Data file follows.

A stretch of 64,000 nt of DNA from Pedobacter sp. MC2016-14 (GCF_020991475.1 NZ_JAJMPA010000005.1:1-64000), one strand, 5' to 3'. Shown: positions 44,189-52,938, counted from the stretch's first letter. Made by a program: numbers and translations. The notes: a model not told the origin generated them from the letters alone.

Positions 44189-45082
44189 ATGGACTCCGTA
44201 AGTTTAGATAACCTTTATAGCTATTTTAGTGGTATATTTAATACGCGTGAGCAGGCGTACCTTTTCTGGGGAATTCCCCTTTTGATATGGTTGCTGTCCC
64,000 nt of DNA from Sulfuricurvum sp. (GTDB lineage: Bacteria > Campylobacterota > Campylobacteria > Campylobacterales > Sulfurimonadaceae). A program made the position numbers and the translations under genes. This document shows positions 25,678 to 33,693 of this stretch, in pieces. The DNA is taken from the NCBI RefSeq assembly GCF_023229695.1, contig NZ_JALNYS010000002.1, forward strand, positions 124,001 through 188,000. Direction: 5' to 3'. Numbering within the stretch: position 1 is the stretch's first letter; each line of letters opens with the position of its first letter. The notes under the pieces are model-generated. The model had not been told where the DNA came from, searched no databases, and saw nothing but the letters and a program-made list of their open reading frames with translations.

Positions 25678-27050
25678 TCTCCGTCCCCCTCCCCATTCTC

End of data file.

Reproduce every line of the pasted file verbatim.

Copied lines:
A stretch of 64,000 nt of DNA from Pedobacter sp. MC2016-14 (GCF_020991475.1 NZ_JAJMPA010000005.1:1-64000), one strand, 5' to 3'. Shown: positions 44,189-52,938, counted from the stretch's first letter. Made by a program: numbers and translations. The notes: a model not told the origin generated them from the letters alone.

Positions 44189-45082
44189 ATGGACTCCGTA
44201 AGTTTAGATAACCTTTATAGCTATTTTAGTGGTATATTTAATACGCGTGAGCAGGCGTACCTTTTCTGGGGAATTCCCCTTTTGATATGGTTGCTGTCCC
64,000 nt of DNA from Sulfuricurvum sp. (GTDB lineage: Bacteria > Campylobacterota > Campylobacteria > Campylobacterales > Sulfurimonadaceae). A program made the position numbers and the translations under genes. This document shows positions 25,678 to 33,693 of this stretch, in pieces. The DNA is taken from the NCBI RefSeq assembly GCF_023229695.1, contig NZ_JALNYS010000002.1, forward strand, positions 124,001 through 188,000. Direction: 5' to 3'. Numbering within the stretch: position 1 is the stretch's first letter; each line of letters opens with the position of its first letter. The notes under the pieces are model-generated. The model had not been told where the DNA came from, searched no databases, and saw nothing but the letters and a program-made list of their open reading frames with translations.

Positions 25678-27050
25678 TCTCCGTCCCCCTCCCCATTCTC